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Robert Mugabe Emmerson Mnangagwa Zimbabwe Obituary

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Zimbabwe's former president Robert Mugabe dies at 95

FILE PHOTO: Zimbabwean President Robert Mugabe addresses the Inaugural Session of the World Summit On Information Society in Geneva, Switzerland December 10, 2003. REUTERS/Denis Balibouse/File Photo TPX IMAGES OF THE DAY

Zimbabwe's first post-independent leader Robert Mugabe has died at the age of 95. Widely celebrated for leading the south African country to independence, Mugabe's decades-long rule was tainted by tyranny and corruption before he was forced out in a military coup in 2017.

“It is with the utmost sadness that I announce the passing on of Zimbabwe’s founding father and former president, Cde Robert Mugabe,” his successor and Emmerson Mnangagwa tweeted on Friday.

It is believed Mugabe died in Singapore, where he had been a frequent visitor to receive medical care in recent months as his health has deteriorated following his humiliating fall from office in November 2017.

No further details were immediately available about the circumstances of his death, or where he died.

Mnangagwa described his predecessor as “an icon of liberation, a pan-Africanist who dedicated his life to the emancipation and empowerment of his people”. 

“His contribution to the history of our nation and continent will never be forgotten. May his soul rest in eternal peace,” he added.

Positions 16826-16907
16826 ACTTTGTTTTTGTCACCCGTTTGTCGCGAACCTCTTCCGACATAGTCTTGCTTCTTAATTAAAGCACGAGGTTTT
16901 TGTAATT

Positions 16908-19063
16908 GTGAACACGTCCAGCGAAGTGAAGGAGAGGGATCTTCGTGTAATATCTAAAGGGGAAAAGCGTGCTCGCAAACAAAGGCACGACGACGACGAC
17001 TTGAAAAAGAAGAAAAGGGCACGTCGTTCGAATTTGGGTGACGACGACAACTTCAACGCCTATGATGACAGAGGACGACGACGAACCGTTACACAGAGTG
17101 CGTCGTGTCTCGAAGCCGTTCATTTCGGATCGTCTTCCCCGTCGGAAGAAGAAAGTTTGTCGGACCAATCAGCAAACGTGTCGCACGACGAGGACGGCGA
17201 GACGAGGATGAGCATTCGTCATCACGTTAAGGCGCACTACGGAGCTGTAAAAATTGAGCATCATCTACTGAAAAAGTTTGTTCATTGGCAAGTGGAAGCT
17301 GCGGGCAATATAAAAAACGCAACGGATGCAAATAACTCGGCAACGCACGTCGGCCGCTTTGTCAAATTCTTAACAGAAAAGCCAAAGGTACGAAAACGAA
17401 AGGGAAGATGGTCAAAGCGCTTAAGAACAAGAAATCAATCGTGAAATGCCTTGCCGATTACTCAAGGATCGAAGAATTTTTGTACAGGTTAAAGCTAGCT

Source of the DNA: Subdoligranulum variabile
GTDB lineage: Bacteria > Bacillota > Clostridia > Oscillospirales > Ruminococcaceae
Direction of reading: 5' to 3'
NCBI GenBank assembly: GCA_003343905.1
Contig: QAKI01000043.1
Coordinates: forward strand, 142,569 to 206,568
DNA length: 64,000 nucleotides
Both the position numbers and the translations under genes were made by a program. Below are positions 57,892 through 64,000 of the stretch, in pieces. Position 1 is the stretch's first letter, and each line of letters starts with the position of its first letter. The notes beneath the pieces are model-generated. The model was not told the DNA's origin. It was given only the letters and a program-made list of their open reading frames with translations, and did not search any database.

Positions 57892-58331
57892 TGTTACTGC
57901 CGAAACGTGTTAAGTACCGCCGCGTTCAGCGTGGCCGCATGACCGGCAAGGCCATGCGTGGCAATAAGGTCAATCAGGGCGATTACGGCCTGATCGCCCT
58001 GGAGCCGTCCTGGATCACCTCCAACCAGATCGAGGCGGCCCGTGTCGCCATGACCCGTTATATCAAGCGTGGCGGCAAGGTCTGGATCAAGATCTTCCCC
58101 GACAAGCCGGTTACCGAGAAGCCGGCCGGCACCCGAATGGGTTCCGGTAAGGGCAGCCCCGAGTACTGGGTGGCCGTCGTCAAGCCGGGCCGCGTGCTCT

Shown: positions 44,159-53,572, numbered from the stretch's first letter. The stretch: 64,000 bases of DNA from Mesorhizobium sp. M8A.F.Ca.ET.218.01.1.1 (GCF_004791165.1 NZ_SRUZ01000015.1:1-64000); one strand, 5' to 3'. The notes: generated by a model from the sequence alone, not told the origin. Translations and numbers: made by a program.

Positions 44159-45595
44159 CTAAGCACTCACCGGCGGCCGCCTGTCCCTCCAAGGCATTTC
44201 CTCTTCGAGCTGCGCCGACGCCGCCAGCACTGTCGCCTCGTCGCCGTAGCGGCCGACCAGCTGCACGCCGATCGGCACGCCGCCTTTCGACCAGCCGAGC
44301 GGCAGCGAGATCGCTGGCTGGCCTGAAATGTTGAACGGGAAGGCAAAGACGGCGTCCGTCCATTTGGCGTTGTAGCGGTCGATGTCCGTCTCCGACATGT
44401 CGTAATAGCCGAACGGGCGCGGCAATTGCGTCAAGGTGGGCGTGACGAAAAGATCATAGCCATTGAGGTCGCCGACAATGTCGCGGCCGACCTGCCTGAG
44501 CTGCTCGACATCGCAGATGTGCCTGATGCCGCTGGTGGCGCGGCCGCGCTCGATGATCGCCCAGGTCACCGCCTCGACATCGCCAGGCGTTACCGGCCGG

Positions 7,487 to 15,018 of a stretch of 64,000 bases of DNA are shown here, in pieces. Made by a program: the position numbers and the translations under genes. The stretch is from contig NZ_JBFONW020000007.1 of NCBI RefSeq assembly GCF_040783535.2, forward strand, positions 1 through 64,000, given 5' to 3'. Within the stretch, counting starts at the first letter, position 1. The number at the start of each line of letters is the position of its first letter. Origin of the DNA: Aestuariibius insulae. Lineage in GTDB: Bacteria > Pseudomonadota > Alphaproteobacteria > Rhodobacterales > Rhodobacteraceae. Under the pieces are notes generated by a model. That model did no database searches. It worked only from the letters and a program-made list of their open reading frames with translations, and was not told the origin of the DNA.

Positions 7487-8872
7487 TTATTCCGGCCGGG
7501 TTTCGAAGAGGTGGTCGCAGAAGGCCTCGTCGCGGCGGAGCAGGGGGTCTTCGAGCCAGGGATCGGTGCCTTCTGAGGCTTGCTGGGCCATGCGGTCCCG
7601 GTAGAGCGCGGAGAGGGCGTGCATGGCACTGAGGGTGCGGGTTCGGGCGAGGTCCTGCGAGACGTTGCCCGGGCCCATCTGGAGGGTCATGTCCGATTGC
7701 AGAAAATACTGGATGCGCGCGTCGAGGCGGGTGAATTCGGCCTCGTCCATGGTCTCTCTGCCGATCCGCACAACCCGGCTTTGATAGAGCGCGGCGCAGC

​​​​​​​Mugabe was a hero of Zimbabwe’s independence struggle and became the country’s leader in 1978.

Though once feted as an African liberation hero and champion of racial reconciliation, he had long become a deeply divisive figure in his own country and across the continent.

Many denounced him as a power-obsessed autocrat willing to unleash death squads, rig elections and trash the economy in the relentless pursuit of control.

Zimbabwe in ruin

The Mugabe years are widely remembered for his crushing of political dissent, and policies that ruined the economy.

After seizing political power, Mugabe soon focused his attention on taking control of the country’s economy from the white minority.

As the farms were seized - many of them violently and illegally, the country’s agricultural based economy collapsed, according to Andrew Meldrum, a former Observer newspaper correspondent for France 24.

The scheme was, according to Meldrum, Mugabe’s greatest blunder.

Zimbabwe’s economy never recovered, buffeted by a loss of investor confidence, debt, financial fraud and now drought.

Corruption monitoring group Transparency International estimates that Zimbabwe is losing at least $1 billion a year to graft. According to the World Bank, one fifth of the population lives in extreme poverty.